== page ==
Latex Complex: Latex Allergies on the Rise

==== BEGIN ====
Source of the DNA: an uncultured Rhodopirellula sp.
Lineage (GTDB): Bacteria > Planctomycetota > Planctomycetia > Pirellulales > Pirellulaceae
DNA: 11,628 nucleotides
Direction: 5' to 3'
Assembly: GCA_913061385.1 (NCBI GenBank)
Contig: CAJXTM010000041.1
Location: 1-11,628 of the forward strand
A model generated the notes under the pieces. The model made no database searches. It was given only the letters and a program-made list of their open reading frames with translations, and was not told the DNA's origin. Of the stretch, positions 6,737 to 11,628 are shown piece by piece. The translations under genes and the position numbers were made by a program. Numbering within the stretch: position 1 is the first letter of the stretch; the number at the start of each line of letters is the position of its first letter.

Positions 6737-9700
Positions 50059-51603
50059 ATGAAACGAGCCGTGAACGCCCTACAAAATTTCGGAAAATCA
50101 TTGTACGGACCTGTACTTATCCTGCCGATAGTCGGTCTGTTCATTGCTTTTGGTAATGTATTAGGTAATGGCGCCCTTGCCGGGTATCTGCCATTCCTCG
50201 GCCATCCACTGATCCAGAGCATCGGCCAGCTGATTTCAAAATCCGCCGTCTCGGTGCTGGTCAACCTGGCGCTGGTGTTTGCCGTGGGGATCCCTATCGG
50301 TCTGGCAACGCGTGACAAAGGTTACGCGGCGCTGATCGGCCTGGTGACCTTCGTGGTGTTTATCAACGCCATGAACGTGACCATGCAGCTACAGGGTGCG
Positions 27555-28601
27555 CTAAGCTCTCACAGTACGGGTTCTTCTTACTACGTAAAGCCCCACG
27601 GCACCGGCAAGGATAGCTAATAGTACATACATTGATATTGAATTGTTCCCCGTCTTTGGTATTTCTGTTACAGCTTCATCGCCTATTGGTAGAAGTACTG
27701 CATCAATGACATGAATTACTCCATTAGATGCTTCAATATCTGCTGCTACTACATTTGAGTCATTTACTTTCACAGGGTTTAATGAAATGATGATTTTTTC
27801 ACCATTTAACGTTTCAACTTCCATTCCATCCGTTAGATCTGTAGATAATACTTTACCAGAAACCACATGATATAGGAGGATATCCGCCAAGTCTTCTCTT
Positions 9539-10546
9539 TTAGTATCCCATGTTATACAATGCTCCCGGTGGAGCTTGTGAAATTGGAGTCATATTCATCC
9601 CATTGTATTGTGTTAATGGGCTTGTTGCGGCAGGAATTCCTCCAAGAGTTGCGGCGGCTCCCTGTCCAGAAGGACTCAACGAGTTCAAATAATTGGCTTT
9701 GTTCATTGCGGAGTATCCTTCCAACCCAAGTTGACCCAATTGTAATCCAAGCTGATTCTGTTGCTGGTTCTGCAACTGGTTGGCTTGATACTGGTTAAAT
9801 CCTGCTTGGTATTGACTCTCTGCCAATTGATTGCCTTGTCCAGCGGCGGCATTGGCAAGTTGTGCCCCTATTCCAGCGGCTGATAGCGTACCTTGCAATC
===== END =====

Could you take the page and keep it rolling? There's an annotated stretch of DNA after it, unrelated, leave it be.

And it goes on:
In 1987 the AIDS epidemic prompted the CDC to establish universal precautions for prevention of viral transmission in the health-care setting -- involving, among other things, the wearing of latex gloves during almost all medical and dental procedures.Within a year, the FDA began to receive reports of allergic reactions in people who used those gloves. By 1989, cases of patients suffering anaphylactic shock and death in the operating room -- associated with contact with latex medical devices -- also began to occur with alarming frequency. Scientists realized that what they were witnessing was the emergence of a new and very real danger to both health-care workers and their patients -- latex allergy.This allergy is a reaction to a component of natural rubber latex -- the milky sap of a tree that grows in Africa and Southeast Asia. The harvested fluid contains both a polymerized fat -- the essential ingredient of rubber -- and over 200 different proteins. The natural rubber latex is chemically processed to produce the commercial latex products used today. Although chemicals used in the processing can cause skin irritation, the true allergy is caused by the nonessential proteins also found in the latex fluid.The rapid development of this problem can be illuminated by a single statistic: in 1987, one billion pairs of latex gloves were imported into the U.S.; in 1988, that figure was eight billion.In the mid-80s, about 3 percent of health-care workers were shown to have developed an allergy to latex. In a 1994 Annals of Allergy article, M.S. Yassin reported that up to 17 percent of hospital workers and up to 38 percent of dental workers experienced symptoms of allergy to latex. And although G.L. Sussman, in a 1995 issue of the Annals of Internal Medicine, estimated that less than one percent of the general population is currently sensitized to latex, the numbers will almost certainly rise due to increased use of latex gloves among policemen, fire fighters, ambulance and funeral-home workers, painters, gardeners, food-service workers, and members of other occupations.And gloves aren't the only threat. Latex is used to make a wide variety of medical devices and household objects. Catheters, intubation tubes, masks, stethoscopes, blood-pressure cuffs, tourniquets, and some dressings and bandages also contain latex.Outside the hospital, one may encounter latex in automobile tires, balloons, condoms and diaphragms, household gloves, rubber bands, pacifiers, baby-bottle nipples, motorcycle handgrips, and some sports equipment. Harmless enough objects unless you're one of the million-plus Americans who have developed a latex allergy since 1990, according to K.J. Kelly in a 1995 issue of the Source to Surgery newsletter. As with any allergy, sensitization to latex is a two-stage process. Preliminary contact generally causes no visible symptoms, but the immune system responds in such a way that certain cells retain a memory of the exposure. With subsequent contact those memory-cells produce a specific kind of antibody called IgE, which causes allergic symptoms.Latex allergy is generally first noticed as an irritation of the hands following the wearing of latex gloves; skin may be dry, cracked, or blistered. (Nonallergic forms of skin irritation can be caused by other factors -- friction from the gloves themselves, sweating inside the gloves, chemicals used in the latex-manufacturing process, or the repeated hand washing that often accompanies glove use.) System-wide symptoms like runny nose, itchy eyes, or asthma-like conditions may develop. Ultimately, latex allergy can cause life-threatening anaphylaxis, or even death.Even people who don't encounter latex on a routine basis may be sensitized. Anyone who has had multiple surgeries has been latex-exposed and is considered at high risk for serious allergic responses; in a study published in a 1994 issue of the Journal of Allergy and Clinical Immunology, A.J. Kelly determined that 67 percent of a group of spina bifida patients (who must undergo multiple urethral catheterizations) were sensitized to latex. And in a 1990 issue of the Lancet, U. Beuers reported the case of a woman with no known latex allergy who passed out after playing a squash match. Emergency personnel could find no pulse, but she was rushed to the hospital and eventually recovered. She had earlier had five minor operations; doctors determined that the latex handle on her squash racquet precipitated this episode of anaphylactic shock.Those who suffer chronic symptoms of allergy are also predisposed to latex allergy. In a study published in a 1992 issue of the Annals of Allergy, J.E. Slater found that people who complain of runny noses, asthmalike symptoms, or food allergies are seven times more likely to be latex-sensitized than the general population. And R. Arellano, in a 1992 issue of Anesthesiology, demonstrated that almost 25 percent of health-care workers with chronic allergy symptoms were allergic to latex.Interestingly, there appears to be an allergy-causing protein similar to a latex protein in some fruits and vegetables. Some people are sensitized to latex by the food, some are sensitized to the food by latex, according to A.J. Weido in a 1995 issue of Postgraduate Medicine. Fruits which may induce this cross-sensitization include avocados, bananas, kiwi, chestnuts, apricots, papaya, passion fruit, pineapple, peaches, nectarines, plums, cherries, melons, figs, grapes, and tomatoes. Potatoes and celery may also cause such a reaction.Latex allergy is now considered one of the most important occupational problems, and health-care providers are really just now realizing the danger that latex allergy can pose to their patients. Most of the people affected currently suffer no more than an irritation of the skin on their hands from wearing latex gloves. The response of allergic individuals often increases through repeated contact, however; over 1,000 people in the last few years have suffered anaphylactic shock and at least 15 people have died, according to Sussman.Cases of anaphylaxis and death have occurred in people who did not know that they had been latex sensitized, so it is important that everyone understand the potential danger and take what steps they can to protect themselves. Those who use latex gloves regularly on the job or in connection with a hobby, should use gloves only if and when necessary. If gloves are required, use vinyl or other non-latex kinds if possible. If only latex gloves will do, find and purchase one of the low-protein brands now being produced. They are less likely to cause sensitization than those with high protein concentrations.If you fall into any of the high-risk categories -- you are experiencing any type of skin irritation when you use latex gloves, have had several previous surgeries, have chronic unexplained allergy symptoms, or experience irritation around the mouth or other allergy symptoms when eating any of the fruits or vegetables listed above -- consider getting yourself tested. Latex allergy can be easily diagnosed through a skin-prick test. If you are sensitized, complete avoidance of latex is the only way to ensure your safety. There is no cure.Although most serious reactions occur when latex comes in contact with internal surfaces during surgeries, life-threatening situations can develop in seemingly harmless situations, too. (The woman with the squash racquet, for example, and the nurse who went into anaphylaxis after removing the rubber top from a medicine vial.) So take every precaution.Make sure all your health-care providers are aware of your allergy and the potential consequences of inadvertent exposure. Do not allow use of latex gloves around you, as the cornstarch powder used in the gloves carries the latex proteins into the air when the gloves are removed or put on, and serious allergic reactions have occurred in latex-sensitive individuals from inhaling latex-laden air in operating rooms or dental suites.You may want to consider wearing a medic-alert bracelet notifying possible caregivers that you are latex-sensitized, since latex exposure can happen unexpectedly. H.J.Schwartz, in a 1995 issue of the Journal of Allergy and Clinical Immunology, reported on the cases of two individuals who suffered allergic responses after eating at fast-food restaurants where employees wore latex gloves.If you are involved in any way in patient care, or are responsible for employees who are regularly exposed to latex, make it a habit to question those for whom you are responsible about possible sensitization. Educate your colleagues and employees with regard to the potential dangers. And be alert to the possibility of a serious latex reaction -- make sure your workplace has set up emergency procedures. Familiarize yourself with the symptoms, and know what to do.Latex allergy is a growing problem in the U.S. and around the world, and since we have only just begun to diagnose affected people, the problem will no doubt continue to worsen for a while. Better manufacturing techniques and greater public awareness will help, but the bottom line for now is caution.